Improve Your Effectiveness by Building Your Document Library

Thursday, October 27, 2011

by Gerrit Betz

I’m a new lawyer; and, therefore, much of what I do, I do for the first time. In fact, the few times that a repeat task has come up, I’ve been practically overjoyed at the extra confidence and comfort that I felt.

But, if I don’t have any templates ready, all those good feelings just disappear. It’s best to memorialize your experience in a near-final product, because you won’t remember that much of it when it takes a month for a repeat project to come along. Read on and join me in a commitment to save time, reduce errors, and scale your knowledge more effectively. 

Step 1: Reading like a Connoisseur and Gathering Samples

Begin with the work you’ve already done. Go through documents you’ve worked on yourself and extract and organize the good parts, saving them in their own space. 

Next, look outward. When anyone else hands you a document -- whether it’s in a contract negotiation or a summary judgment motion -- try to give it at least a cursory scan, with the mindset of a connoisseur. You may automatically notice others’ mistakes, so it won’t be hard to train yourself to notice others’ drafting achievements. Really hone in on the best passages and set them aside.

After you have saved the prized passages, go immediately back to what you were doing. You want this gathering activity to become a simple habit, and not a time waster.

That said, don’t copy whole documents. Especially in the beginning, you may be tempted to save any “motion for XYZ” wholesale in your templates folder. And, while this might be fine for very short documents, or documents whose value is mostly in their formatting (e.g., cover sheets or shareholder capitalization tables), it won’t work generally. 

Trying to use a long document as a sample or template introduces a lot of complicating factors:

  • It brings in the bad with the good. Unless you already have access to a highly targeted database of templates, there’s a low chance that an entire document is in fantastic shape. Typos, old and inapplicable terms, and incorrect citations plague even the best-drafted documents. By taking bites that are too big, you are inviting these artifacts to infect your writing, too.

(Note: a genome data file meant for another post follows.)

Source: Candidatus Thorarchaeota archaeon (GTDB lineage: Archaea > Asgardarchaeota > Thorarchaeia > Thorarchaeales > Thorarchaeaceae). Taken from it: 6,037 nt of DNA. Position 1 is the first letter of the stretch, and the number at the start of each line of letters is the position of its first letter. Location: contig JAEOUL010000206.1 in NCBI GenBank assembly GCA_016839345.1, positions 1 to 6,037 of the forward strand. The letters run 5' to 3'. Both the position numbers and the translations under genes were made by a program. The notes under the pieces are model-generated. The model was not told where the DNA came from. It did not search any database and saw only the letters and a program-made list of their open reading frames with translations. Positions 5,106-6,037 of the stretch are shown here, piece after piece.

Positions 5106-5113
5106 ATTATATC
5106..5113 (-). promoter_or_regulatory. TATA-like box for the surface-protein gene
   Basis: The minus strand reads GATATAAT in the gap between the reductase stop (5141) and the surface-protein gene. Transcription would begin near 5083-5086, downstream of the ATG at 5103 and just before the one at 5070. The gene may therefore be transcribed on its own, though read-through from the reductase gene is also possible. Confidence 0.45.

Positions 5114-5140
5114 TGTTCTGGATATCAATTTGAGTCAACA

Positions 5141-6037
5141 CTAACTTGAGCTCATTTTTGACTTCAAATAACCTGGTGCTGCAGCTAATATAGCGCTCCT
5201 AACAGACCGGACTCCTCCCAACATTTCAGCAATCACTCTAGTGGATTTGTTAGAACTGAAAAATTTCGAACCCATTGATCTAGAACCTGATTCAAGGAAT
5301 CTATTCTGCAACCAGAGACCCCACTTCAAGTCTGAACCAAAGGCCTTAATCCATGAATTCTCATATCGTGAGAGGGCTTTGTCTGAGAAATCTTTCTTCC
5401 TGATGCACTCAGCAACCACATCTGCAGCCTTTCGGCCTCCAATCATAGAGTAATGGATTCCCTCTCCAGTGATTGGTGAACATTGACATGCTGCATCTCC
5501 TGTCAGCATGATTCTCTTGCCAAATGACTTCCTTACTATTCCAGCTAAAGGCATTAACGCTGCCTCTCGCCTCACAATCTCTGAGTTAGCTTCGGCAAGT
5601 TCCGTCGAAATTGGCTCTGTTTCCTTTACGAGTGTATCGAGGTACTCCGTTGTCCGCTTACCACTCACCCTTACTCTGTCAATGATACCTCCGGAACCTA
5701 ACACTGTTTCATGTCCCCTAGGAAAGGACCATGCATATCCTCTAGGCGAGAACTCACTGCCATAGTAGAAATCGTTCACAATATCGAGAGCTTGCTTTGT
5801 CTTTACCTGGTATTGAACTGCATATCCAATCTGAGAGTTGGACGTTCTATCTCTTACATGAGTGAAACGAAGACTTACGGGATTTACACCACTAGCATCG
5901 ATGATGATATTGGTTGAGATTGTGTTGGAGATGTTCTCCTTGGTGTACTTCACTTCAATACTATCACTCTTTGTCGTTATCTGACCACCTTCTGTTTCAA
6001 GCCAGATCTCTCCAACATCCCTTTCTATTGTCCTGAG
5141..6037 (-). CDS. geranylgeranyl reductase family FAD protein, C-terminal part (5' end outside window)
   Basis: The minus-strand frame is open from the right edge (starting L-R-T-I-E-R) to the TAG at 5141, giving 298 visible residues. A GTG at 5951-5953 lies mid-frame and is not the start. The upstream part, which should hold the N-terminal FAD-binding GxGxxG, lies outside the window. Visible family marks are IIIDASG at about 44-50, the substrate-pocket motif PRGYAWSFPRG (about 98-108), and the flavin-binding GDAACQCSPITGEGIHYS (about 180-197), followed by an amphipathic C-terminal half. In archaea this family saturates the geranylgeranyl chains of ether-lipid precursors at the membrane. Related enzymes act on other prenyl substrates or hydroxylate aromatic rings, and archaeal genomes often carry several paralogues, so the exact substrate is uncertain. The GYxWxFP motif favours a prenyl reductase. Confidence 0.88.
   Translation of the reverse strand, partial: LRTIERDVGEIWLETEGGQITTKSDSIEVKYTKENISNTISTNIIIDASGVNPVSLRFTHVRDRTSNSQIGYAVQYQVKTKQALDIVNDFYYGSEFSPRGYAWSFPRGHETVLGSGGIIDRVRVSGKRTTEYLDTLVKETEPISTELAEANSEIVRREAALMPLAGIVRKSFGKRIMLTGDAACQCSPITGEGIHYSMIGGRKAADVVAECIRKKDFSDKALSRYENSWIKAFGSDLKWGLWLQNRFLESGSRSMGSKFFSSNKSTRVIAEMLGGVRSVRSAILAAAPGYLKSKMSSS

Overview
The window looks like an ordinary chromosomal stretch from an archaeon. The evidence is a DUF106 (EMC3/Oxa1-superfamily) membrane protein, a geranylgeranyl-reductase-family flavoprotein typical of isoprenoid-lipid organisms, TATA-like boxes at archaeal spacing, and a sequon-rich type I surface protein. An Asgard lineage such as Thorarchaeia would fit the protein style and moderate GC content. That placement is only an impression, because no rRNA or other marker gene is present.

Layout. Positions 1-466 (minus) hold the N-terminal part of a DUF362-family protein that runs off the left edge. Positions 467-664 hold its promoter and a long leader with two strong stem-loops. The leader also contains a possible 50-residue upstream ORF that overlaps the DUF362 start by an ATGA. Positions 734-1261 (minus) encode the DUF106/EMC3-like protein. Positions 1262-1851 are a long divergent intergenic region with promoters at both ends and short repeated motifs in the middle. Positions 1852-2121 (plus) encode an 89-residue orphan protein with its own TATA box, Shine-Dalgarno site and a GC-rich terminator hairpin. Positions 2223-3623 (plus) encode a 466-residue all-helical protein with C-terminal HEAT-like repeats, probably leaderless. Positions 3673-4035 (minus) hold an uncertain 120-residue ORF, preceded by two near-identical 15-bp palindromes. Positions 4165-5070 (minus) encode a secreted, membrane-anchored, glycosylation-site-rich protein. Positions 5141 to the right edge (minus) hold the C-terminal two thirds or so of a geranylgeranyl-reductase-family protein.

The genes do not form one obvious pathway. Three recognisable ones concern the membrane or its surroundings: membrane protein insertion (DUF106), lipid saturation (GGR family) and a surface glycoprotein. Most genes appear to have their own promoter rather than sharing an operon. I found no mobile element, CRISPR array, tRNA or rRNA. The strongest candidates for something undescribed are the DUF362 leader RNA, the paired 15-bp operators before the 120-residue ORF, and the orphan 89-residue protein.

• It’s harder to proof. Just for fun, check only this paragraph for typographical errors. Did you find any? I hope not, because I checked it, too. I’ll say with 90% confidence that it’s error-free. But I won’t say the same of the rest of this article, because it’s much bigger! I could proof it over and over and still miss glaring mistakes. Proofing small sections of text at a time allows you to really purify them.
  • You’re only putting off the hard part. By saving an entire document as your template, you’re saying to yourself, “I can use this the next time this issue comes up.” But you can’t. You don’t know what’s inside of it because you haven’t wrestled with every single word. You want your library to be truly yours.

Step 2: Refining the Good Stuff

After some time, you’ll hopefully accumulate plenty of samples of text that you liked for one reason or another. Now you need to make them your own.

Starting out, duplicity is great. If possible, gather 2-5 examples of text that deal with similar issues. This shows a range of what is accepted or common practice.

Distill these into your own style. Try to compose them in a modular way so that you have an over-inclusive checklist from which you can simply delete unnecessary text (without introducing grammatical errors!). Here’s an example of a few “miscellaneous” terms with appropriate highlighting for edits or deletion:

  1. Non-Business Day Grace. If this Agreement sets a deadline or requires action on a day that is not a regular business day in the United States of America and the state of Massachusetts, the deadline or required date of action will be moved to the next regular business day.
  2. Termination. Either Party may terminate this Agreement upon sixty (60) days written notice for no cause, or immediately for cause.
Certain of these terms probably won’t be necessary in every instance. But full-inclusion in a template is good for two important reasons: 
  1. deletion is faster than creation, and
  2. now you have a checklist! A checklist will save you from lapses of memory or judgment by reminding you every single time of all the possible issues that may arise. 

Step 3: Implement!

This is where the hard work pays off. The next time you have to produce a draft, I suggest starting with an ordinary outline. You’ll probably have some items in your outline like “definition of a disability under the ADA” or “shares vesting monthly for 3 years.” Now, replacing these with final-version text starts with a simple copy, paste, and proof. 

To ease proofing, tag the parts of your text that are dangerous. The dangerous parts are ones that sometimes don’t apply or that are sure to vary in each instance. Use your word processor’s highlight feature or anything else that will catch your attention and is guaranteed not to slip by you when you mail that document or send it as an attachment. 

For Microsoft Word users, I also suggest inserting comments where special attention is required. Depending on your view settings, doing this creates a margin to the right of the page that will trigger you to address and delete each comment before you send it to any end users.

Lastly, remember that checklist comment? If you have a call with the client or opposing counsel, for example, you can use your template as an agenda for the call. You’ll have highlighted the items that require more information or agreement, which will reduce your incidence of “oops I forgot one last thing.”

Now build those libraries and reap the benefits!

When refining, consider tips from these helpful links: 
Jay Shepherd’s 20 Ways to Write Like a Tool (blog)
Plain English for Lawyers (also available at most law school libraries)